Edwards holds Symons in high regard but has a more pluralistic conception of the genre’s history. The Life of Crime reaches back to the eighteenth century (William Godwin’s Caleb Williams) and ends with surveys of Nordic noir, East Asian detection, the contributions of contemporary women and minority writers, and the fashion for historical mysteries. The 55 chapters are organized around periods, trends, and exemplary figures. They survey not only crime literature, but plays, films, and television shows.
The broad picture Edwards paints shows how changes in the genre coincide with broader social dynamics. He’s especially good on the impact of World War I on an entire generation of writers and readers. Likewise, he traces how World War II spurred the rise of psychological thrillers in fiction and film, as well as the new platform of paperback originals.
Edwards’ comparative approach shows that the clash of Golden Age and hardboiled tendencies isn’t as drastic as Symons suggested. Symons saw Hammett and Chandler as in rebellion against the “rules” of the classic whodunit. Edwards shows that the hardboiled writers respected not only many Golden Age authors but also many of their conventions. For Edwards, the mystery tradition offers writers a range of creative choices not limited to a single notion of form or style.
An unabashed fan of Christie, Sayers, and their peers, Edwards is especially good at tracing the continuing influence of the Golden Age on contemporary work around the world. Who would have predicted the obsession of contemporary Japanese novelists with impossible crimes and narrative tricks, stemming from the canonical Edogawa Ranpo’s love of classic artifice? Popular examples are Shimada Soji’s Tokyo Zodiac Murders (1981) and Higashino Keigo’s The Devotion of Suspect X ( 2006). Edwards introduced me to a remarkable “book” by Awasaka Tsumao, The Living and the Dead, which, thanks to the Golden Age trick of sealed pages, contains a short story that disappears as you read the novel. The author, not coincidentally, is a magician .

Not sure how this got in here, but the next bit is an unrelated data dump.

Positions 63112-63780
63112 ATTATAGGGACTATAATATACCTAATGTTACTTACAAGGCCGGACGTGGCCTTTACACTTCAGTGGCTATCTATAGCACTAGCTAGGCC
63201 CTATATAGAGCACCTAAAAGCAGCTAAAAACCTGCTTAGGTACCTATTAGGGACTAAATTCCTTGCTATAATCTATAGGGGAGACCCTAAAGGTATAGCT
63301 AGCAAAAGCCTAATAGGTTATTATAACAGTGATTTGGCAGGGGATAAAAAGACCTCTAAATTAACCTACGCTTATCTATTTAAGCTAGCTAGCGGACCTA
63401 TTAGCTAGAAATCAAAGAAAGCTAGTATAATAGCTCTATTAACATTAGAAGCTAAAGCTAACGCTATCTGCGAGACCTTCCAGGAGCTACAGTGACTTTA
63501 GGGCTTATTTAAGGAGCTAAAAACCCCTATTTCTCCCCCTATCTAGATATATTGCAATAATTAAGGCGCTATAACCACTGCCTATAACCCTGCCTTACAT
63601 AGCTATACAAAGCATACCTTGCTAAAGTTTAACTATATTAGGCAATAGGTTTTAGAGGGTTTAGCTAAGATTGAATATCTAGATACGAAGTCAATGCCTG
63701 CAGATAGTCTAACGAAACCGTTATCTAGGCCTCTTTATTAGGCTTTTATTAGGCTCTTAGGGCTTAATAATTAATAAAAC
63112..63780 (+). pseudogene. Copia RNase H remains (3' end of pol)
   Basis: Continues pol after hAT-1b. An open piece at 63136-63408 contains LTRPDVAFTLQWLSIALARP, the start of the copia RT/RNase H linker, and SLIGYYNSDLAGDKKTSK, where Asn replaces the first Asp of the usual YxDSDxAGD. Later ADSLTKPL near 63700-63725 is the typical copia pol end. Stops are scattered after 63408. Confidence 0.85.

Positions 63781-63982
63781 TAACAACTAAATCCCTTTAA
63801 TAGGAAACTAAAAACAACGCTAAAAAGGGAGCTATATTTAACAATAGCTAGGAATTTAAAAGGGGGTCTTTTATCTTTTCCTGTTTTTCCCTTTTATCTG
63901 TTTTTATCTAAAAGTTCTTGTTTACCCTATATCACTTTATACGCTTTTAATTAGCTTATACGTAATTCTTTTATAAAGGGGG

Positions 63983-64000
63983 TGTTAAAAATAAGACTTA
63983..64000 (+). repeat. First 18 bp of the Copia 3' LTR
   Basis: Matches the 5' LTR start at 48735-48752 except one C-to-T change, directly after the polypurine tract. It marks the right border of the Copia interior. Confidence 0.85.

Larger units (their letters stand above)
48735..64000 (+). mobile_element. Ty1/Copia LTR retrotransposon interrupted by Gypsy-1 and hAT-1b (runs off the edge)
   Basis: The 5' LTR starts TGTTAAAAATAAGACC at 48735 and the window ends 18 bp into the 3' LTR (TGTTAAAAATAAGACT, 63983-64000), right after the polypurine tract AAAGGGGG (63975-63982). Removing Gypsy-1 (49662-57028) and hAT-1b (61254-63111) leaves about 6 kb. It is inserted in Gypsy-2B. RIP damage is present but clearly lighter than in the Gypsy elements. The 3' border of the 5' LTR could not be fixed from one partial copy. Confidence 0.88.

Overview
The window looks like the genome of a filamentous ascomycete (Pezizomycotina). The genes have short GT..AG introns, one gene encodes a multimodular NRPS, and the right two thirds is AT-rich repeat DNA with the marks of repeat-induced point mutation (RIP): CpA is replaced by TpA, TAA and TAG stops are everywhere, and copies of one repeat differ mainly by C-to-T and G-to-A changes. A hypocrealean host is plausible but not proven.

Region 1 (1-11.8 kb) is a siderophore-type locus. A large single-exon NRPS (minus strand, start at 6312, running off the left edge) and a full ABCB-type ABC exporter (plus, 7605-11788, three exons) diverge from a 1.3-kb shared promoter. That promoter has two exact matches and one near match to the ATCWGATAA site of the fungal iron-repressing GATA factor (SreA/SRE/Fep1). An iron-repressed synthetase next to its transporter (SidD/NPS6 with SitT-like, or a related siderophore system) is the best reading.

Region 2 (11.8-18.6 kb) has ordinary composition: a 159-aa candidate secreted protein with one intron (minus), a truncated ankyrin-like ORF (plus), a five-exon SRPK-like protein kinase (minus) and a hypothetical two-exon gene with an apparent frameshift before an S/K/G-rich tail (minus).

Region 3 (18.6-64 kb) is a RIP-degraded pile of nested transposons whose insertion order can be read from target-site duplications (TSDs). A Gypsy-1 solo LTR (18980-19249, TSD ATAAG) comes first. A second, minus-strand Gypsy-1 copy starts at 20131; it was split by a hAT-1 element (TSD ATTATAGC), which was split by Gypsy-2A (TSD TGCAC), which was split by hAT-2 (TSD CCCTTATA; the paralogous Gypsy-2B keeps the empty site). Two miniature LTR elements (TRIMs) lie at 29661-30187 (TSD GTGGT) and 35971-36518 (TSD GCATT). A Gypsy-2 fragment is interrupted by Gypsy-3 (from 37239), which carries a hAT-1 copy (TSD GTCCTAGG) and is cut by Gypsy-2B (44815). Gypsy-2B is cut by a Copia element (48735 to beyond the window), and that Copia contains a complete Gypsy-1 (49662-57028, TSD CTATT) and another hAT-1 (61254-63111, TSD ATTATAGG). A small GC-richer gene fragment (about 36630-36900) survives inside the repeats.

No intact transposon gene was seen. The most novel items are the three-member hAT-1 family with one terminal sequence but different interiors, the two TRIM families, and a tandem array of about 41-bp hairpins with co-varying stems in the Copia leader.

One of the most striking assets of the book is the endnotes at the end of each chapter. Far from academic citations, these notes are often wide-roaming discussions of topics mentioned in the text. So, for instance, R. Austin Freeman’s worry that fingerprints could be fabricated gets this elaboration in an endnote:
Fingerprinting was used by Scotland Yard from 1901, but Sherlock Holmes examined for a thumbprint eleven years earlier, in The Sign of Four. In the US, fingerprint identification was central to the plot of Pudd’nhead Wilson, by Mark Twain (Samuel Langhorne Clemens). But Freeman feared that reliance on uncorroborated fingerprint evidence could lead to miscarriages of justice. Hammett’s story “Slippery Fingers” reflects a similar concern, and some experts share it to this day (113, n8).
The dozens of reader-friendly endnotes offer a wealth of supplementary information, including recommendations for further reading. Any chapter’s supplements could provide scholars a host of leads for further research. These notes typify the generosity of the book, whose vastness conveys not pedantry but an eagerness to share information and excite the reader’s curiosity.
Edwards’ pluralism amounts to more than intellectual generosity. His book’s global sweep illustrates the astonishing fecundity of the genre in varying cultural contexts; it also shows how malleable its conventions are. I think he shows how fertile a tradition of popular storytelling can be–especially when it has the power to cross boundaries of time, place, and language. No reader of The Life of Crime can believe that this genre has run out of steam.
Tom Gauld, The Guardian (9 January 2016) .
Most authors surveying the history of mystery discuss the narrative techniques employed by the various schools. Unlike most genres, mystery fiction’s identity depends on duplicitous manipulations of time, viewpoint, and narration. To conceal the crime and its perpetrator, the author must carefully select who knows what and when. The goal is to baffle both the investigators and the reader, with not only clues on the scene but also hints in the manner of telling. Needless to say, those clues and hints may be misleading.
Both Haycraft and Symons dutifully invoked the conventions of Golden Age bafflement. Haycraft treated them as the source of the genre’s distinctive pleasures, while Symons sometimes deplored their reliance on implausibility and coincidence. (He wasn’t, however, as demanding as Chandler, who famously remarked that “Fiction in any form has always intended to be realistic.”) As a writer sympathetic to Golden Age artifice, Edwards is eager to explore the whole range of devices available for mystery plotting. At this level, The Life of Crime is an encyclopedia of creative options available to the genre. Not surprisingly, Edwards’ wide compass shows that many “modern” techniques have distant historical precedents.